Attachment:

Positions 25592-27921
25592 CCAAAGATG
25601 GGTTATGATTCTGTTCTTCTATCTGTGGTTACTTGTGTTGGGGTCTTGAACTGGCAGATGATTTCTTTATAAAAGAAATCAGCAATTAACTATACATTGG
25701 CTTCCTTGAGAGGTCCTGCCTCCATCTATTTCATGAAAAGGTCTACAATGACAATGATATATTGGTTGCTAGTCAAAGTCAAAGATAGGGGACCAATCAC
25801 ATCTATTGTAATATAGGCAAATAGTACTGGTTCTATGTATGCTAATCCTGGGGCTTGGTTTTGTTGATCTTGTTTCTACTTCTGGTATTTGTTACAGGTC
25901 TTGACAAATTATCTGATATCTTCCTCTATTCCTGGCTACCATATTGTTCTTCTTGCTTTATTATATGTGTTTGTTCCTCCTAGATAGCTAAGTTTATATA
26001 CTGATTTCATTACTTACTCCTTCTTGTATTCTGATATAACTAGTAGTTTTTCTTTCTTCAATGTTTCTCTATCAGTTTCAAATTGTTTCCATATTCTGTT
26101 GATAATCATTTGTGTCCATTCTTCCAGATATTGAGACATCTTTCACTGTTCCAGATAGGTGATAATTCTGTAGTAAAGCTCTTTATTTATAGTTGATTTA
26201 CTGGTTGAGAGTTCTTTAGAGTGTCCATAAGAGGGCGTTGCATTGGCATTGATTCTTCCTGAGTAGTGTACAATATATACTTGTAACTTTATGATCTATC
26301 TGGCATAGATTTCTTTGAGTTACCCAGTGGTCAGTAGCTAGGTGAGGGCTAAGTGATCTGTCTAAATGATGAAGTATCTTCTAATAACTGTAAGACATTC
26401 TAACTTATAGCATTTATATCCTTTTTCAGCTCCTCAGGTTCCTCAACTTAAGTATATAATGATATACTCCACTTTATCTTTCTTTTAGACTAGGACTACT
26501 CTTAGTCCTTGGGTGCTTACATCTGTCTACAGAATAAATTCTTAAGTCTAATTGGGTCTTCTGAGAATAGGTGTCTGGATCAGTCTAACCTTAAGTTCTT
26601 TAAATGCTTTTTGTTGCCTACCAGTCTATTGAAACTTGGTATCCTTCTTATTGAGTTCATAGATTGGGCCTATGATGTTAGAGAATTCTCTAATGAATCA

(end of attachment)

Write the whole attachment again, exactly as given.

Positions 25592-27921
25592 CCAAAGATG
25601 GGTTATGATTCTGTTCTTCTATCTGTGGTTACTTGTGTTGGGGTCTTGAACTGGCAGATGATTTCTTTATAAAAGAAATCAGCAATTAACTATACATTGG
25701 CTTCCTTGAGAGGTCCTGCCTCCATCTATTTCATGAAAAGGTCTACAATGACAATGATATATTGGTTGCTAGTCAAAGTCAAAGATAGGGGACCAATCAC
25801 ATCTATTGTAATATAGGCAAATAGTACTGGTTCTATGTATGCTAATCCTGGGGCTTGGTTTTGTTGATCTTGTTTCTACTTCTGGTATTTGTTACAGGTC
25901 TTGACAAATTATCTGATATCTTCCTCTATTCCTGGCTACCATATTGTTCTTCTTGCTTTATTATATGTGTTTGTTCCTCCTAGATAGCTAAGTTTATATA
26001 CTGATTTCATTACTTACTCCTTCTTGTATTCTGATATAACTAGTAGTTTTTCTTTCTTCAATGTTTCTCTATCAGTTTCAAATTGTTTCCATATTCTGTT
26101 GATAATCATTTGTGTCCATTCTTCCAGATATTGAGACATCTTTCACTGTTCCAGATAGGTGATAATTCTGTAGTAAAGCTCTTTATTTATAGTTGATTTA
26201 CTGGTTGAGAGTTCTTTAGAGTGTCCATAAGAGGGCGTTGCATTGGCATTGATTCTTCCTGAGTAGTGTACAATATATACTTGTAACTTTATGATCTATC
26301 TGGCATAGATTTCTTTGAGTTACCCAGTGGTCAGTAGCTAGGTGAGGGCTAAGTGATCTGTCTAAATGATGAAGTATCTTCTAATAACTGTAAGACATTC
26401 TAACTTATAGCATTTATATCCTTTTTCAGCTCCTCAGGTTCCTCAACTTAAGTATATAATGATATACTCCACTTTATCTTTCTTTTAGACTAGGACTACT
26501 CTTAGTCCTTGGGTGCTTACATCTGTCTACAGAATAAATTCTTAAGTCTAATTGGGTCTTCTGAGAATAGGTGTCTGGATCAGTCTAACCTTAAGTTCTT
26601 TAAATGCTTTTTGTTGCCTACCAGTCTATTGAAACTTGGTATCCTTCTTATTGAGTTCATAGATTGGGCCTATGATGTTAGAGAATTCTCTAATGAATCA